There’s just no getting around it; it’s stressful to be a caregiver. It doesn’t matter who you’re caring for or what their condition, the daily sacrifices, decisions, and situations take their toll.
As a caregiver myself, I can tell you that one of the most stressful aspects is dealing with well-meaning friends and family who want to help. The reasons that it is stressful are many, but it all boils down to a conflict between what they want to do for you what you actually want them to do.
As a caregiver you must deal with people who think they are being helpful by giving you advice that you don’t want or need, people who insist they know what’s best for you, people who want to do what they want to do whether you like it or not, etc.
There seems to be this tug-of-war between what people want to do and what caregivers want and need, complicated by both parties being afraid to hurt or stress the other.
Whether you are the caregiver or a well-meaning friend or relative, here are the four words you need to know: ask, tell, be honest.
For caregivers: remember that well-meaning people are just that, and they will be happy to know what you want and need. But you have to tell them! Give them some guidance regarding what you want and don’t want. Be honest and don’t let them tell you what they think you “should” want. Does that seem rude? Maybe. You don’t have to be rude about it, but if they don’t like it that’s just too bad. One thing is for sure; if you don’t make your preferences known you have little chance of getting what you want.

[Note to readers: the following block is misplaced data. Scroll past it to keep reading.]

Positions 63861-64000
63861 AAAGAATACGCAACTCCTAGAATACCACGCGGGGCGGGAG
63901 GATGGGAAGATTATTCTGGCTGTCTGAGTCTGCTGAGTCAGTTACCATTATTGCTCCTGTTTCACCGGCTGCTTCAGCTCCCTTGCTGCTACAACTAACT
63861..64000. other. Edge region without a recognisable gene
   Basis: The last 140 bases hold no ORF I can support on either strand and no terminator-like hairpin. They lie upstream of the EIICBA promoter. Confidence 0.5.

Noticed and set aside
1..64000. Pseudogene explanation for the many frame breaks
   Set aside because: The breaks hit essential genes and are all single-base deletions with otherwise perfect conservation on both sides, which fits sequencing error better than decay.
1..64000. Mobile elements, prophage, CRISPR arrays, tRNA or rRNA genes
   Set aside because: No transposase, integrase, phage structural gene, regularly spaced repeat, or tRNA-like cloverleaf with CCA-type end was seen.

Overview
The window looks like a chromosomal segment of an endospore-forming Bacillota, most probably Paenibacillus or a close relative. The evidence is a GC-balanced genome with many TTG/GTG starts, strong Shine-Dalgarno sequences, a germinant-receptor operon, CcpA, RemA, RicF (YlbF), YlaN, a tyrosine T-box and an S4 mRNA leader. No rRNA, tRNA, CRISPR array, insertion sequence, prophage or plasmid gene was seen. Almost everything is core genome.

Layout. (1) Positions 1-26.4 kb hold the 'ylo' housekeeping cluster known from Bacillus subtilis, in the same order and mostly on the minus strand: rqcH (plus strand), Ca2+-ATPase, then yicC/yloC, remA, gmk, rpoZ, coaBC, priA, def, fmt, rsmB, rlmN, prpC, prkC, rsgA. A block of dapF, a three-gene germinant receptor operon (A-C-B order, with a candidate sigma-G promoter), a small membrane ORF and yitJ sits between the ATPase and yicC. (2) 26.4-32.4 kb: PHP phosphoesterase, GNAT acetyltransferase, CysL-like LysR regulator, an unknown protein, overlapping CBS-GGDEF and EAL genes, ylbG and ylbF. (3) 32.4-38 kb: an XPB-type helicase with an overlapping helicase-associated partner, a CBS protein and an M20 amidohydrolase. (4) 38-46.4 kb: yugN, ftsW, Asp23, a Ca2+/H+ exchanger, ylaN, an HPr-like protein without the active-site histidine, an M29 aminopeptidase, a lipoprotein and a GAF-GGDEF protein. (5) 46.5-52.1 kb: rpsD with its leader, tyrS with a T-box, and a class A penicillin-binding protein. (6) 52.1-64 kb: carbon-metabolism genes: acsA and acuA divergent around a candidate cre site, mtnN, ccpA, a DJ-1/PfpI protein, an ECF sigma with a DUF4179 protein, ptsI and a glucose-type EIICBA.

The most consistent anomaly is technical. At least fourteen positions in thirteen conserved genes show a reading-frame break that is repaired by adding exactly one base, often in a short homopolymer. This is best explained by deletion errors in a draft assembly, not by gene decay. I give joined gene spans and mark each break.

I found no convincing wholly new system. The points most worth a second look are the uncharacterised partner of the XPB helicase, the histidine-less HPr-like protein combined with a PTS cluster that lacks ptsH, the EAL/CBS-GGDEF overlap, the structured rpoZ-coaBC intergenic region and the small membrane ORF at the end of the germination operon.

For you well-meaning folks who want to help: ask the caregiver what they would like you to do and, just as importantly, what they don’t want you to do. For example, do you want to come for a visit? That desire may be very strong in you, but if it will be too much for them then you shouldn’t. They, and only they, can decide what is too much and you must respect that decision. Don’t take it personally if they don’t want you to come. Would you want your visit to cause more stress than they already have? If so, you need to re-examine your priorities.
What got me started on this? A very dear friend of mine just suffered a massive heart attack. His wife wrote to tell me about it and I immediately wanted to help; of course, that’s what people naturally want to do.
As I started to write about what I wanted to do, I realized that I was suddenly on the other side of the equation. I’m used to being the caregiver, not the well-meaning friend. Instead, I asked her, “How can I help? I’m happy and anxious to do anything you want, but you have to give me some guidance so I don’t become one of those pains-in-the-neck that I complained about so much when I was in your position. If you prefer that I stay on the sidelines that’s okay too, so please be honest and I won’t be offended.”
She was very grateful.
The bottom line is to communicate. Caregivers must tell people what they want and don’t want, and everyone else must ask what the caregivers/patients want and don’t want.
That is the best way, in fact the only way, to reduce everyone’s stress during an already stressful time.
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Edited by Shannon Koehle